With my last review, of Pierce Brown’s Red Rising, I spent a bit of time musing on what might helps you decide whether or not to start new book series, and what compels you to continue. In the case of Aliette de Bodard’s The Tea Master and The Detective, I didn’t so much choose to start a new series as much as I stumbled into one. Thankfully, most of the books in the Xuya Universe can be read as stand alones, because as it turns out, I picked one of the more recent entries. Oops. So rather than deciding whether or not I need to pick up the next book in this series, I now need to decide if I should go back and start from the start.
I confess, I picked this book up based on 1) my reading of Aliette de Bodard’s Children of Thorns, Children of Water last year — and no, I never did get around to writing a review for it, unfortunately; and 2) the combination of the title and the cover. And while I know you’re told not to judge a book by its cover, can you blame me here? We have a detective story, and it involves an expert in tea! And it’s in a kind of futuristic East Asian inspired setting — in space! What’s not to love?
The Tea Master of the title is a shipmind called The Shadow’s Child. Shipminds are partly human; grown by alchemists in laboratories, their bodies are implanted into the heartrooms of space-faring vessels where they act as the control centre. They can also project human-shaped avatars of themselves into human habitations to socialise or do business. The Shadow’s Child used to be involved in the military, but after losing her crew, she appears to be suffering from PTSD. Instead, in the manner of an impoverished compounding chemist, she now makes a meagre living brewing travellers special teas that have mind-altering effects.
Long Chau – The Detective – is one of The Shadow’s Child’s more enigmatic customers. She asks The Shadow’s Child to brew her a tea to keep her calm and to reduce her mental fuzziness while she recovers a corpse from deep space; a sort of sea of unreality which allows faster-than-light travel. This request makes The Shadow’s Child wary, as even a skilled tea master would be reluctant to brew anything for someone with such an apparent drug dependency as Long Chau. But with bills to pay, The Shadow’s Child can’t afford to reject her new customer; so despite her reservations about travelling back into deep space, she monitors Long Chau on her retrieval mission – which then suddenly pivots into a murder investigation. While Long Chau tries to discover the truth of what happened to the body, The Shadow’s Child starts her own investigation into the background of Long Chau.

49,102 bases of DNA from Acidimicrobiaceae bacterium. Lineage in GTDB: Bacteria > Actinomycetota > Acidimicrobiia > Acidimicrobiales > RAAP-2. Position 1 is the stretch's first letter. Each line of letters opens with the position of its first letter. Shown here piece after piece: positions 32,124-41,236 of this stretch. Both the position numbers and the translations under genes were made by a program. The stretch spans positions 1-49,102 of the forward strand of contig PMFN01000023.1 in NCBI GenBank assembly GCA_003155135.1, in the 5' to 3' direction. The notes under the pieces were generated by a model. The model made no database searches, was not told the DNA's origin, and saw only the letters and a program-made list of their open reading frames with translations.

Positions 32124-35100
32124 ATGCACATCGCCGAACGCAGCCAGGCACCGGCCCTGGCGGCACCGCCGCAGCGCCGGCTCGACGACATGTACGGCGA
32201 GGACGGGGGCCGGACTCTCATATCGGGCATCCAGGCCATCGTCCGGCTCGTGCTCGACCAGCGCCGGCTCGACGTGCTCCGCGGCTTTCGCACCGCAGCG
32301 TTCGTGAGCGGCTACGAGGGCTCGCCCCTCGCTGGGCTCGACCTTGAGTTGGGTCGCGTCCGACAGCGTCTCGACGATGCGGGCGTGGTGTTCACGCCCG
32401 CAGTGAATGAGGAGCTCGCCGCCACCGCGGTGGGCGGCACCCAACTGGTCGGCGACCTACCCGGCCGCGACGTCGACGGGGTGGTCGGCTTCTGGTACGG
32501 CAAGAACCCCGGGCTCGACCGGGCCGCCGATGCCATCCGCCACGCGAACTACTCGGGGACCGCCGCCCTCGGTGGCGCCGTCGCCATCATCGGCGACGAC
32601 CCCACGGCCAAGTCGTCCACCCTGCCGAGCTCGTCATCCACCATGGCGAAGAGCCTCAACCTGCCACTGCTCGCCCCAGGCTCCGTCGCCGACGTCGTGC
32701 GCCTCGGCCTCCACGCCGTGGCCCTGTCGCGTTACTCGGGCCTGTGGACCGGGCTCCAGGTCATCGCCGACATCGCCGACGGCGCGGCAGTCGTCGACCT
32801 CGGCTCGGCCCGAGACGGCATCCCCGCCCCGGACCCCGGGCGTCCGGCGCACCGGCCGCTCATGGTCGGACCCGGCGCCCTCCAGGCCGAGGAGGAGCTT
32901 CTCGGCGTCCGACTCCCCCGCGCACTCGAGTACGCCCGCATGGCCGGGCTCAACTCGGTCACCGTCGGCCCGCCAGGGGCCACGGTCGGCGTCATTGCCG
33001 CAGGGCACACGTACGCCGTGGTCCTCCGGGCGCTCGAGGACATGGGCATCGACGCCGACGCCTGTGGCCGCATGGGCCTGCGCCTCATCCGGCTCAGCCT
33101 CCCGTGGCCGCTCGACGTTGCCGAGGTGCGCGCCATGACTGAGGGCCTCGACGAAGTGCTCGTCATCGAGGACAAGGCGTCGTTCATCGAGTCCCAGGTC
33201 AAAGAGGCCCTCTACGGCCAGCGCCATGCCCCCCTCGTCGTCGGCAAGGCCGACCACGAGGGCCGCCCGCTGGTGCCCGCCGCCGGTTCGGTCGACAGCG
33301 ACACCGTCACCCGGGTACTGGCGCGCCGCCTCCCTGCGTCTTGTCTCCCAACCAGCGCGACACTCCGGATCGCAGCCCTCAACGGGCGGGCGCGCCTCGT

By this point of the story, the dynamic was starting to feel a little familiar – and if you’re following along, you might be starting to feel the same. Our narrator is a war veteran who is keeping company with a remarkable detective, who happens to have a substance abuse problem.
All I can say is that I’m rather glad Cannonball Bookclub made the choice they did, despite the fact I forgot to vote!
I find Aliette de Bodard to be quite remarkable, and I have no reservations continuing with the Xuya Universe books. She’s managed to pack so much into 90-odd pages; you could nearly forget that this is a novella. There are so many interesting little facets in this world that they could easily become the focus of a whole other book themselves if given a chance. I’m especially interested in the shipminds – while using a human or human-like mind to run technology is not a new concept, I think this is the first time I’ve read something that focuses on their socialisation and their community rather than the technology itself or the mind’s sense of identity. And it’s utterly fascinating to read into. On the other hand, some other concepts presented in the story, such as deep spaces, were a little difficult to grasp. I sort of pictured them as something akin to hyperspace, but I can’t shake the feeling I’m getting it a little wrong. I suspect the previous books went into more detail because I was feeling a bit lost.
While I have plenty more reading in this universe ahead, I hope Aliette de Bodard decides to give us more detective stories involving Long Chau and The Shadow’s Child. Her futuristic, gender-bent take on Holmes and Watson was something I didn’t know I needed.
But as to whether or not this is best read before or after other entries in the series? I’ll have to get back to you on that one.
*Scans bingo sheet*
This one fits nicly into Remix